Four months ago, part one of the Kickstarter-funded fifth installment of the Broken Sword series hit the Play Store costing $6.99. It has since dropped to $4.99, and today part two of the saga is available for one dollar more, a reasonable $5.99. Okay, now that the math is out of the way, let's recap. Broken Sword is a long-running adventure series (the 5 in the name may have given that away) that has been picking up fans since 1996, and given the success the franchise found on Kickstarter, clearly many of them have stuck around.
It looks like Google has surreptitiously started a little summer promo in the Play Store with discounts on apps and games, with some going below the usual $0.99 barrier. There's no official landing page yet, so we don't know everything that's included, but more could still be on the way.
Modern Combat, Gameloft's Call Of Duty / Battlefield "inspired" shooter series, is back - the fifth installment in the mobile franchise just hit the Play Store. The best thing about MC5? Gameloft has stripped of it the loathsome in-app purchases Modern Combat 3 and 4 were saddled with.
Modern Combat 5 will cost you $7, which for a mobile game of this caliber, I'd say, is pretty reasonable - Gameloft really has no mention-worthy competition in the fully-featured mobile FPS market, so honestly, they could probably charge twice that and still make a lot of money on this game.
Get ready to let your mind run wild as you manufacture your own fun out of pixels in the new ReactionLab 2. On the surface this is a fairly typical "Falling Sand" style game, but it goes a bit deeper than that. There are 80 pixel elements to work with, which can be used to generate completely new substances with their own unique properties.
There are a lot of sales going on today – a suspicious number actually. There's not a holiday I forgot this week? No? Maybe Google is about to have some sort of summer promotion, or a few developers' sale dates might have coincidentally lined up. Whatever is going on, you can reap the benefits and save some cash.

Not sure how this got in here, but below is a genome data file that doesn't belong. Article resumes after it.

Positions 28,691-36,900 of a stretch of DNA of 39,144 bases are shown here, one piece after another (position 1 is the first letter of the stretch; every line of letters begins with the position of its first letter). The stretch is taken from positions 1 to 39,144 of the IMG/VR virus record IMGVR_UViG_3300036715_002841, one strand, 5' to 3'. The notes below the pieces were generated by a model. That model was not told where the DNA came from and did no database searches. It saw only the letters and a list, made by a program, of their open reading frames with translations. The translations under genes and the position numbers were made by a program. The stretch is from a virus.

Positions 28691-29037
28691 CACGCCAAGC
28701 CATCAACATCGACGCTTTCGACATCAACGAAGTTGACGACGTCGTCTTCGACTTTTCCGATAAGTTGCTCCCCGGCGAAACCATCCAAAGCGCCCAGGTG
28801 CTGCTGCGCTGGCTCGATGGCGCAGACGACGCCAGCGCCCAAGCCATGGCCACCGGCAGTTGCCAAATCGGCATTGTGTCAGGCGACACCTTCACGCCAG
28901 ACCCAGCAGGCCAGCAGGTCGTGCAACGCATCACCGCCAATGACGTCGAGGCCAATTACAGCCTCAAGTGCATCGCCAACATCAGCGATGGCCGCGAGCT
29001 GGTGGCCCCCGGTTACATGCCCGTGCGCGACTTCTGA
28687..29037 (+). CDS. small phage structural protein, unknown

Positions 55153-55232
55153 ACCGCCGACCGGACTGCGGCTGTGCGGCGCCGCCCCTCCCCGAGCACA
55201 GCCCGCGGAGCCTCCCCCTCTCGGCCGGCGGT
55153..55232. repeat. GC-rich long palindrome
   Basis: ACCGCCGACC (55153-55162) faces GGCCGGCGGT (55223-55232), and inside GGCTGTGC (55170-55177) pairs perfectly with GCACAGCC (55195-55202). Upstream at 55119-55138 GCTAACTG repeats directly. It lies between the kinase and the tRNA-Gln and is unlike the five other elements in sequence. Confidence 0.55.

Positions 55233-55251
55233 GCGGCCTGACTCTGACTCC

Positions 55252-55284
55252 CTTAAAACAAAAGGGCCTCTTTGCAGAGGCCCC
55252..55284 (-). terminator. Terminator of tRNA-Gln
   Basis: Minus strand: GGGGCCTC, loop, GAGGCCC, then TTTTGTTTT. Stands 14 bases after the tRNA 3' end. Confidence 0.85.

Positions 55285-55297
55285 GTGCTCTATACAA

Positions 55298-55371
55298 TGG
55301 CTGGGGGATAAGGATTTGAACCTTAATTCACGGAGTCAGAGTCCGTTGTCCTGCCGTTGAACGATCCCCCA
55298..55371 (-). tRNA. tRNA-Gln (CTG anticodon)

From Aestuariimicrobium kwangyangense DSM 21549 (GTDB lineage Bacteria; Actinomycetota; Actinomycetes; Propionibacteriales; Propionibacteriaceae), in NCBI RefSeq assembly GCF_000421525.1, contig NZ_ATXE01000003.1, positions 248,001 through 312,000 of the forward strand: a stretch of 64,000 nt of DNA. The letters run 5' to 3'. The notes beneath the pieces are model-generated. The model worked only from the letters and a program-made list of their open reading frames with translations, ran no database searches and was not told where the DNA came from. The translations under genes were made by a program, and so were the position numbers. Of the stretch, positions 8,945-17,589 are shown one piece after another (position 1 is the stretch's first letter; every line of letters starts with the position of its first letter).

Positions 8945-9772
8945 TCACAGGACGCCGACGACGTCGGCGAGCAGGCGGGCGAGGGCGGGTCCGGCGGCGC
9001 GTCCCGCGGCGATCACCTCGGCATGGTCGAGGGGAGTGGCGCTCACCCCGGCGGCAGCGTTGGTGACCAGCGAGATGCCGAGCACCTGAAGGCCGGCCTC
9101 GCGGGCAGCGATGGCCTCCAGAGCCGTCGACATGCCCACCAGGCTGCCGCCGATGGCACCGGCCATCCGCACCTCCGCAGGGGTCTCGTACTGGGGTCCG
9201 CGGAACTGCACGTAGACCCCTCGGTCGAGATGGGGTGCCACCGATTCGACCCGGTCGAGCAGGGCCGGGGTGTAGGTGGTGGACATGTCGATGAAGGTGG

NVIDIA just announced its second SHIELD device, the SHIELD Tablet. You can read all about it in the main post, but every gamer knows that a new device is nothing without games to play on it. NVIDIA has focused its efforts on bringing full-sized PC and console games like Mount & Blade, Portal, and Half-Life 2 to the SHIELD Portable, but with the Tablet, they've set their sights on current-generation titles.
Amazon wants you to buy its shiny new Fire Phone, and one of the biggest selling points is that fancy head-tracking camera system. So naturally, the first two games to come out of the company's home-bred Amazon Game Studios for the Fire Phone feature functionality that can only be done with that specific hardware. Unfortunately, both platformer To-Fu Fury (available now for $2) and Match 3 RPG Saber's Edge (free) exhibit classic signs of Kinect Syndrome.
If you've played Gameloft's Modern Combat 5, then statistically speaking, you're almost certainly a pirate. That's because the game hasn't been released yet, and the only ones who have access to the final version are a few people who won a Gameloft contest. At least that's how it's supposed to be - one of the winners passed the game along to some pirates (or just did it themselves), who promptly cracked it and made it available for illegal download.
I must confess to a near-total ignorance in all things Minecraft. My basic understanding is that you punch trees, dig, run from exploding zombies, and out of that somehow comes a full-scale digital model of the starship Enterprise or the entire country of Denmark. But I do know that "crafting" is a big part of all that, and in order to effectively craft, you need to know what to start with and what tools to use.